What’s the best Android phone 2016? The simple answer is the Samsung Galaxy S7 edge, but there are 19 other amazing phones on our list of the top Android phones of 2016, which covers everything from the HTC 10 and Nexus 6P to the LG G5, Sony Xperia Z5, Xiaomi Mi 5 and OnePlus 2. Android phone buying advice and best Android phone reviews.
Latest entries: OnePlus 3 and Motorola Moto G4.
Android has the largest market share in the smartphone world, but whereas Apple’s share is divided between just a few iPhones with obvious differences between them there are hundreds of Android phones available to buy. And the choice gets even more confusing when you consider that each Android phone manufacturer has multiple Android phone product lines, each with its own features and benefits. Also see: Best smartphones 2016 UK
In our best Android phones chart we focus primarily on flagship devices, with the exception of where a phone lower down the range stands out for its excellent value (see the OnePlus X and Moto G), feature set or performance. The phones in this group are those most likely to be bought on a contract, however, and their initial cost will be largely irrelevant. If you are buying them SIM-free you should check out our best SIM-only deals, but if budget is a primary consideration for you, also see our round-up of the best budget phones.
What makes a best Android phone?
When we talk about flagship smartphones, we really just mean the top model in a company’s phone line-up. You’d usually expect to pay between £500- and £600 for it SIM-free, or around £40- to £50 a month on a contract. But cheaper phones can have flagship specs - and especially when you consider some of the surprisingly affordable Chinese phones we review.
In 2016 a flagship Android phone specification will look something like this:
• Android 6.0 Marshmallow
• Slim, lightweight metal frame
• 5-5.in Quad-HD IPS display with Gorilla Glass 4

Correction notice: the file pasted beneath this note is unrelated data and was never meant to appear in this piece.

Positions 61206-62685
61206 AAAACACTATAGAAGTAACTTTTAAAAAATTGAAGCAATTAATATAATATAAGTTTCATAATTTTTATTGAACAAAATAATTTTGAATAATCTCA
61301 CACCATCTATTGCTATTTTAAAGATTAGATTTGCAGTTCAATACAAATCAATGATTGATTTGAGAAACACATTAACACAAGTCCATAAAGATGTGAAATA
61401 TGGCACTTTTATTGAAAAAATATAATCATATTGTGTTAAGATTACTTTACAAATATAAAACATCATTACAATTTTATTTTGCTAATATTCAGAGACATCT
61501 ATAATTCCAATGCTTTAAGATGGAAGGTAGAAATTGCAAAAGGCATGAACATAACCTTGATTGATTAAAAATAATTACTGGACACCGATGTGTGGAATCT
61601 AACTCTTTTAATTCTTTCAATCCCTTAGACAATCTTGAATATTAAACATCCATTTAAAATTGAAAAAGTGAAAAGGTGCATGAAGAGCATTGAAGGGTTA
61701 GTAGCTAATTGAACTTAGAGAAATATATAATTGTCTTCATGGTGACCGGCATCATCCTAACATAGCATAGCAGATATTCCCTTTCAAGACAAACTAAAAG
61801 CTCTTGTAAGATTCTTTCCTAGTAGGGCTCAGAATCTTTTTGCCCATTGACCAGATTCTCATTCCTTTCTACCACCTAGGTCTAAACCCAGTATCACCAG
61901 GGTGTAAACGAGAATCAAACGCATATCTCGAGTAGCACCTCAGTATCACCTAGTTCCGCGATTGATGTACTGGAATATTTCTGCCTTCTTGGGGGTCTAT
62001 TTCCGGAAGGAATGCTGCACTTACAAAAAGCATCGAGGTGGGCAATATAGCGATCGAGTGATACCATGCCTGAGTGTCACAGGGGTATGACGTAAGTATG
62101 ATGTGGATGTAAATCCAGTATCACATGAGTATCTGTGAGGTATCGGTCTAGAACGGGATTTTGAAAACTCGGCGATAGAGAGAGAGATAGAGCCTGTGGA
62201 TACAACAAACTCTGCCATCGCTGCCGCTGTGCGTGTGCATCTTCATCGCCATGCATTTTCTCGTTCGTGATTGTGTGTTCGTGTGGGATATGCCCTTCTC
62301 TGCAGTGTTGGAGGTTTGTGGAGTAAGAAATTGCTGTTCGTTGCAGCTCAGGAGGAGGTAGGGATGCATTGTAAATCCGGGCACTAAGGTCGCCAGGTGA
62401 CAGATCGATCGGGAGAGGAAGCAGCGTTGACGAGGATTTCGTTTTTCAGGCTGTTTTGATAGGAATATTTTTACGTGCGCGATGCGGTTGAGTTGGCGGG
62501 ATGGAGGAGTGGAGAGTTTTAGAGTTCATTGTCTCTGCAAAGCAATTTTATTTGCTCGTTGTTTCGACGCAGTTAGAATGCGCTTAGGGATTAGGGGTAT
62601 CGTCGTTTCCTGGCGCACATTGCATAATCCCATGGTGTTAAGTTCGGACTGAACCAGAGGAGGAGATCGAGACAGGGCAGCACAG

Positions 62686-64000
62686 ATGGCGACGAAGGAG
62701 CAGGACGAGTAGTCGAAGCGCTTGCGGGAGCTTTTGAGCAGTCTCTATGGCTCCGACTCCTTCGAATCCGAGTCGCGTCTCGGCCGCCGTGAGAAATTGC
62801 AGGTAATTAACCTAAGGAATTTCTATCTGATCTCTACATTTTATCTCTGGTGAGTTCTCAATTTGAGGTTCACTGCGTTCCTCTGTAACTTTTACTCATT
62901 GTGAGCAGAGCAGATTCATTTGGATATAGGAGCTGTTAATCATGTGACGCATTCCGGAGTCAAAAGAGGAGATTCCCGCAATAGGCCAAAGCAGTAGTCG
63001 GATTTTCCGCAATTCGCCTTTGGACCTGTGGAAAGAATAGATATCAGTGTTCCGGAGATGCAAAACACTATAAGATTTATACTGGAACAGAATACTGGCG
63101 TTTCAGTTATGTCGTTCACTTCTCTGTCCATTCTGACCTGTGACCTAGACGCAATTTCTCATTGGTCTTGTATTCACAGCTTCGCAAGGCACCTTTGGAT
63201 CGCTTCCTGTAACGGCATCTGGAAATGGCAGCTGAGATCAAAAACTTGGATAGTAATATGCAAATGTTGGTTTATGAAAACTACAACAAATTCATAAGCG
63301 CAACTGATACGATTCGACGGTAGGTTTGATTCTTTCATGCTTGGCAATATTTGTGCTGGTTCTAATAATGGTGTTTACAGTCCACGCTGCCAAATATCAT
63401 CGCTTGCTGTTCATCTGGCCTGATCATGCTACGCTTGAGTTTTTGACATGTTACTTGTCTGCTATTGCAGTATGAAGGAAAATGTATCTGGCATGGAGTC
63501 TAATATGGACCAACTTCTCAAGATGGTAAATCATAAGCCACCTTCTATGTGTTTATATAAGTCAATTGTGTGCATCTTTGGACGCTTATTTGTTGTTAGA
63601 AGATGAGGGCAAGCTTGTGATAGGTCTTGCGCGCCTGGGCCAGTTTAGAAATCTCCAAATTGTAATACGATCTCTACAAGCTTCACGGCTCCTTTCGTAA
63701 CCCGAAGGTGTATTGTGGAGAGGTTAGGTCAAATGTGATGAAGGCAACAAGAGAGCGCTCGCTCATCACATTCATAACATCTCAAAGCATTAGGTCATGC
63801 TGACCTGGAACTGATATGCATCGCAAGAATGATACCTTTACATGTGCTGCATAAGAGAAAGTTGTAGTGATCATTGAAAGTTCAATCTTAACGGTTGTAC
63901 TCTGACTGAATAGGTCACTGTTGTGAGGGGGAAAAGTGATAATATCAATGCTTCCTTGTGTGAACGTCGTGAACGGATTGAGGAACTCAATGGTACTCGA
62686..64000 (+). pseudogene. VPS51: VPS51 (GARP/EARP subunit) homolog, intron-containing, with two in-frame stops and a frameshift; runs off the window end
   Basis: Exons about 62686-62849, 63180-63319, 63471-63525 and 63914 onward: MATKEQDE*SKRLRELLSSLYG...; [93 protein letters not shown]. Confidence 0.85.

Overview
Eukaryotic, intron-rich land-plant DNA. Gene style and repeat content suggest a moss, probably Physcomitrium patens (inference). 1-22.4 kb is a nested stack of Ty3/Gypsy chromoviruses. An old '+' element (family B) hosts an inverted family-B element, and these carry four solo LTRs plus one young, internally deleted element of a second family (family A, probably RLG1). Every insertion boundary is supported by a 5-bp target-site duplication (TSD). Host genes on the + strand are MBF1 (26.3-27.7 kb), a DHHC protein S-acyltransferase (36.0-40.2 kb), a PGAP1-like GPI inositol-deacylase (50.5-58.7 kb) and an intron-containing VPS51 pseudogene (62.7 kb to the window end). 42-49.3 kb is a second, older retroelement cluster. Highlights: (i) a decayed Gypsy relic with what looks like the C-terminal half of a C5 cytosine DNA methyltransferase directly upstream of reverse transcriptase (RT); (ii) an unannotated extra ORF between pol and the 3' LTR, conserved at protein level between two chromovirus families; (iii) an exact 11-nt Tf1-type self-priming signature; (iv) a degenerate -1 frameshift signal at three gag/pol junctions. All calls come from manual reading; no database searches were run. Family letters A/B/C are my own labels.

• Qualcomm Snapdragon 820 quad-core processor or comparable octa-core chip
• 4GB of RAM
• 32GB of storage, plus microSD support
• Fingerprint scanner
• 12Mp-plus primary camera with dual-tone flash, optical image stabilisation, laser autofocus and large apertures, plus support for 4K video recording
• 5Mp selfie camera
• 4G LTE Cat.9
• Dual-band 802.11ac Wi-Fi
• Bluetooth 4.2
• NFC, GPS, GLONASS, OTG
• Circa-3000mAh battery
We’ve placed the Samsung Galaxy S7 edge at the top of our list because it is the fastest Android phone in our benchmarks, with the longest battery life, the best camera quality, and it has a load of extra features such as the dual-curved-edge screen, heart-rate scanner and new always-on display (also seen in the standard Galaxy S7 and LG G5). We love its premium metal-and-glass, waterproof build, and although there isn’t a huge amount new in this year’s model Samsung really didn’t need to make any huge improvements to retain its crown for best Android phone.
But that’s not to say the other phones in our list are not worth a second look, and especially now that we get closer to the point where it’s impossible for phone makers to differentiate their devices on traditional grounds such as performance (all are excellent). The LG G5, for example, has a cool new modular design that lets you bolt-on accessories to expand its functionality, and it’s one of few flagship phones to feature a removable battery. The Samsung Galaxy Note 5 has a large screen with stylus support for enhanced productivity, while the HTC 10 supports Hi-Res audio, and the Sony Xperia Z5 ties into PS4 Remote Play. For the ultimate in screen quality, the Premium variant of the Xperia Z5 has a crazy-high-resolution 4K screen.